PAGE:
Furthermore, Paragraph 162M of The Book of Discipline increases the church’s skepticism about embryonic stem cell research. It boldly states: “Genetic therapies for eugenic choices or that produce waste embryos are deplored.” This disciplinary sentence makes clear that The United Methodist Church respects the human status of the embryo and, by extension, resists its destruction, which occurs in embryonic stem cell research.

In addition, “New Developments in Genetic Science”—which was adopted by the 1992 General Conference, and amended and readopted by the 2000 General Conference—decisively declares: “We call for a ban on medical and research procedures which intentionally generate ‘waste embryos’ which will knowingly be destroyed when the medical procedure or the research is completed.” (90, The Book of Resolutions).This statement would appear to deny The United Methodist Church’s blessing of embryonic stem cell research, which treats the embryo as mere tissue from which stem cells can be extracted, as mere tissue which can be thrown away as any other medical trash.

The Politics of the Matter

“Genetic therapies for eugenic choices or that produce waste embryos are deplored.”

—Para. 162M: The Book of Discipline

Taken together, the aforementioned United Methodist statements led Mr. Jim Winkler, the General Secretary of United Methodism’s General Board of Church and Society, to urge President George W. Bush to continue “an extended moratorium” on federally funded embryonic stem cell research. Mr. Winkler noted that he is pushing for a moratorium “on the destruction of human embryos for the purpose of stem cell or other research.” (Newscope, 7/27/01)

Winkler’s statement is joined, amplified, and deepened by outstanding Roman Catholic statements on the same matter. For example, on July 12, 2001 the United States Conference of Catholic Bishops delivered a letter to U.S. Representatives and U.S. Senators in Washington, DC. Signed by the president of the conference, Bishop Joseph A. Florenza of Galveston-Houston, the letter notes: “We know that speculations about the possible benefits of such research, and mistaken views about the status of the human embryo, have led many to urge you to abandon your convictions. We believe it is more important than ever to stand for the principle that the government must not treat any living human being as research material, as a mere means for benefit to others.

“You can make a difficult but correct decision now – or set the stage for all-but-impossible decisions in the future for yourself and your successors, as a research enterprise impatient with moral limits increasingly leads us into a culture of death.” (New York Times, 7/12/01)

Whatever the Bush Administration decides about stem cell research, the medical and moral facts of the matter remain. The embryo is a tiny, developing human being. As such, the embryo should not be used as material for the possible benefit of another human being. To destroy one human being for the sake of another is to engage in a utilitarianism that is ruthless and corrupt. This kind of utilitarian calculus should be resisted by all governments dedicated to justice, by all peoples devoted to goodness, and by all churches driven by life and love.

This is not an anti-science position. All United Methodists, all Christians, and all people of good will certainly favor medical science experimenting on adult stem cells, which does not involve the destruction of a human embryo. The medical use of these stem cells – which have the potential to grow into any human cell or tissue, and thus might repair or replace damaged organs – hold great promise for the healing of many disabled and sickly people. This science is a part of the Culture of Life.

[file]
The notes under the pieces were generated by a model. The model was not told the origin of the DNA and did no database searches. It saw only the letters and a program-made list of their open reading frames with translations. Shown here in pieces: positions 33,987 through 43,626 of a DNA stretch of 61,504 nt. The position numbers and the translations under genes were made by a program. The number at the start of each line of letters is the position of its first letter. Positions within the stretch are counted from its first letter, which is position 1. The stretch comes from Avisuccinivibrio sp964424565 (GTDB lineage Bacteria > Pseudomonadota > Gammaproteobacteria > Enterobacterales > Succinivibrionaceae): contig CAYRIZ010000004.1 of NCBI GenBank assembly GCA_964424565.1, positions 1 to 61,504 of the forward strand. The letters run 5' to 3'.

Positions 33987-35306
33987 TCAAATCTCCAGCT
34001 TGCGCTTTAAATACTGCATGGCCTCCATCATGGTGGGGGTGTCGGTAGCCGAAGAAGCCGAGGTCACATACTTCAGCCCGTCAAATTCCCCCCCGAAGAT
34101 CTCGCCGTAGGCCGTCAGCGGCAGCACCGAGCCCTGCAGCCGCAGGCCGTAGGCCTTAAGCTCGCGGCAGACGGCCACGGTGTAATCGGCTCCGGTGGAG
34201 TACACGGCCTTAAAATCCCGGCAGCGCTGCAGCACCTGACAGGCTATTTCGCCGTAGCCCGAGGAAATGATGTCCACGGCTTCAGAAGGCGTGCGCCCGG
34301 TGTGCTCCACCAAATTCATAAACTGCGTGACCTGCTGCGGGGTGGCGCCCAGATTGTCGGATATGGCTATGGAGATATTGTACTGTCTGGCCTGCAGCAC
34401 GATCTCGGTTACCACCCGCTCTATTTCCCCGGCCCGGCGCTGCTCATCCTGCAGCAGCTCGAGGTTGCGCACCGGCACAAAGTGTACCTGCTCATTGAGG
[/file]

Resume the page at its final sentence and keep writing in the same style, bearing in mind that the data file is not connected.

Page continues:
However, a science that exploits tiny, developing, defenseless human beings for the good of others is a science that is part of the Culture of Death. (PTS) ♥



Your prayers for Lifewatch’s ministry are crucial. Especially, we ask you to pray for our hoped-for, Capitol Hill witness, who will carry the message of Lifewatch to congressional offices. Thank you for remembering this particular ministry in your prayers.

Lifewatch is most certainly a collaborative effort. Many of you, our readers, give so generously and faithfully that this journalistic instrument can advance the Gospel of Life among an increasing number of United Methodists. Furthermore, Ruth Brown in Dothan, LA (that is, “Lower Alabama”), and Steve Wissler in Ephrata, PA, do wonderful work in covering the administrative and publishing bases. Yours truly tries to take care of editorial matters; and the operative word is tries.

From December of 1993 until June of this year, Lifewatch was edited in the Pastor’s Study of the Rose Hill United Methodist Church in Rose Hill, NC. During that nearly eight year stretch, around 30 issues were submitted, from Rose Hill, for publication. Those issues were put together by this editor, who first and last during that time served as the pastor of the Rose Hill United Methodist Church. Let it be known that the Rose Hill Church – which is a vibrant, loving, engaging, diverse company of God’s people – was a wonderful congregation to serve and a good location for editorial work on Lifewatch. The Rose Hill Church provided a “freedom for ministry” (Richard John Neuhaus) that made room for journalistic witness to the Gospel of Life through Lifewatch. Therefore, this pastor and editor is deeply thankful to God for the eight-year pastorate in Rose Hill.